Four Canadian cities are now in the top 30 of the Global Financial Centres Index. Toronto offers a breadth of financial services activity that makes it the third largest financial services centre in all of North America. Beautiful Vancouver is Canada’s Pacific gateway, offering unique access to trade financing in the fast growing Asia Pacific markets. Calgary is a global hub for energy and commodity financing. Montreal has strong expertise in pension management, and leads in developing software for the financial services sector.
The Middle East
The Middle East, and the Gulf of Arabia in particular, has long been a magnet for British expatriates working in finance, from Riyadh in the west to Dubai in the east. The Gulf Cooperation Council countries – Bahrain, Kuwait, Oman, Qatar, Saudi Arabia and the United Arab Emirates – all have strong affinities with Britain, pay expatriates well and have pleasant climates, with the exception of the screaming hot summer months. They are a comparatively short flight from home – say seven hours as compared with twice that to East Asia and the west of North America. All the Gulf financial centres have strong British clusters for those feeling a little homesick.
The CISI is growing particularly strongly in the Middle East, with office hubs in Bahrain and Dubai.
Further west, India’s and Singapore’s new strengths reflect a general shift in the centre of gravity of the urban world south, and more decisively east. The consulting firm McKinsey annually crunches numbers from 2,000 metropolitan areas to distil a list of the predicted 25 ‘hot spots by 2025’. The McKinsey report concludes:
‘One of every three developed market cities will no longer make the top 600, and one out of every 20 cities in emerging markets is likely to see its rank drop out of the top 600. By 2025, we expect 136 new cities to enter the top 600, all of them from the developing world and overwhelmingly (100 new cities) from China.’
While economic size is not a direct measure of investment industry importance in the short-term, the two are closely linked in the medium and longer-terms. Note the strength of China in this, and any other business survey. In almost every financial centre in which a Brit might settle for a while, English is the working language, though a knowledge of the national language improves both the working and personal experience of a stay. China is the exception; a decent command of Chinese is pretty much a requirement if you plan to work in mainland China (as opposed to the much more Anglophile Hong Kong) for more than a few weeks.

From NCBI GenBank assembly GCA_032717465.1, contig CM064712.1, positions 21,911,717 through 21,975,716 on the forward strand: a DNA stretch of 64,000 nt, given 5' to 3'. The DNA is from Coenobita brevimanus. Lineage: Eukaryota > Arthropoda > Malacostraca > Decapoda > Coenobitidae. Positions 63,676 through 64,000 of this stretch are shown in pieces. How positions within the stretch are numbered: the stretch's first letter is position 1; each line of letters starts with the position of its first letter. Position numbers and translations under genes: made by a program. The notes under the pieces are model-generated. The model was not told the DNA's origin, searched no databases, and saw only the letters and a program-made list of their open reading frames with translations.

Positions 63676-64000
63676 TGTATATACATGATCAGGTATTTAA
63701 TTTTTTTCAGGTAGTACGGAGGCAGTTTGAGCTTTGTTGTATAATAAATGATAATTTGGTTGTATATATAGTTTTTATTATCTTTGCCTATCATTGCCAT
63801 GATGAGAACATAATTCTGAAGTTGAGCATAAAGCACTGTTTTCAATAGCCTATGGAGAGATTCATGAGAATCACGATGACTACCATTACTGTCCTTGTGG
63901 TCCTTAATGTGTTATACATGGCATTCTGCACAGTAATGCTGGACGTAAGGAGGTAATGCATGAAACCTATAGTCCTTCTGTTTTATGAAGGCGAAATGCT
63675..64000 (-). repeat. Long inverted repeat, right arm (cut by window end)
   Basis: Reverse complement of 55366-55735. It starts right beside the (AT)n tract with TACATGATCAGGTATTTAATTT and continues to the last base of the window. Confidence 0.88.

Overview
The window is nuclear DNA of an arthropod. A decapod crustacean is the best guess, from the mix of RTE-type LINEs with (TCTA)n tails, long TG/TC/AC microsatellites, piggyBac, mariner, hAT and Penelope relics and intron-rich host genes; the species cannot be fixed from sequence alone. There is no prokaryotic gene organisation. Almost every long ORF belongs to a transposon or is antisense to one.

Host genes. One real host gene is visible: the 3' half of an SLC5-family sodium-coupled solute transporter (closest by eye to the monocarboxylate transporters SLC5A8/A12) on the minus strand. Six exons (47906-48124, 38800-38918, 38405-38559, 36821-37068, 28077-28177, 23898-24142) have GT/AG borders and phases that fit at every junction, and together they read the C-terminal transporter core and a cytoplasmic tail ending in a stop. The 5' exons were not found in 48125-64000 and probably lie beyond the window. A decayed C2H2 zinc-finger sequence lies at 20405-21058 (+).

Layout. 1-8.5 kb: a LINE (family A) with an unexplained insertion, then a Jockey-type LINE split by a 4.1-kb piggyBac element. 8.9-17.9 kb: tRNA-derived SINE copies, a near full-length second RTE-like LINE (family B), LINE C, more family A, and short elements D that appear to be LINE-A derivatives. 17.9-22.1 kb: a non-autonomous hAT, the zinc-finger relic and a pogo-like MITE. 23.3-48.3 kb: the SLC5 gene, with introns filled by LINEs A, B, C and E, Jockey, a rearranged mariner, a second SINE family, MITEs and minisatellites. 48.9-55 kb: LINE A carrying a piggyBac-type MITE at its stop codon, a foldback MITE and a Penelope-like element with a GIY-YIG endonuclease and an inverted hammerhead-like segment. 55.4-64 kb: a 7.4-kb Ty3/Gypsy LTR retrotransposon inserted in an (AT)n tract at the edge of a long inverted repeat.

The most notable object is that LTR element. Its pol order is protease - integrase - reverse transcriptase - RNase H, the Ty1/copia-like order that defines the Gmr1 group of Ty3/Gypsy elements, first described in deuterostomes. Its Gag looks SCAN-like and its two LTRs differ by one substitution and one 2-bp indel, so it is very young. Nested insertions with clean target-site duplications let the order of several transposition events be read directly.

The finance centres of the future
Today’s top global finance centres are fairly obvious – London, New York, Hong Kong and Singapore. What does the future hold? The Z/Yen survey picks out a top ten based on asking survey respondents which centres they consider are likely to become more significant in the next few years.
Ten centres likely to become more significant
|Centre||No. of mentions|
Finance is well-paid and hard work, sometimes a bit of a grind and fiercely competitive. But it comes with a quick-thinking and intellectual edge. One such example is the debate over Long Finance which is led by Professor Michael Mainelli, a Chartered Fellow of the CISI. His think-tank and consulting firm, Z/Yen, produces the financial centres index. Professor Mainelli says:
‘In contrast to the short-termism that defines today’s economic views, the Long Finance time-frame is roughly 100 years.’
The question underlying Long Finance’s goal to improve society’s understanding and use of finance over the long-term makes a great riposte at that inevitable moment during an interview when they ask you if you have any questions: ‘When would we know our financial system is working?’ should flummox even the sharpest investment banker.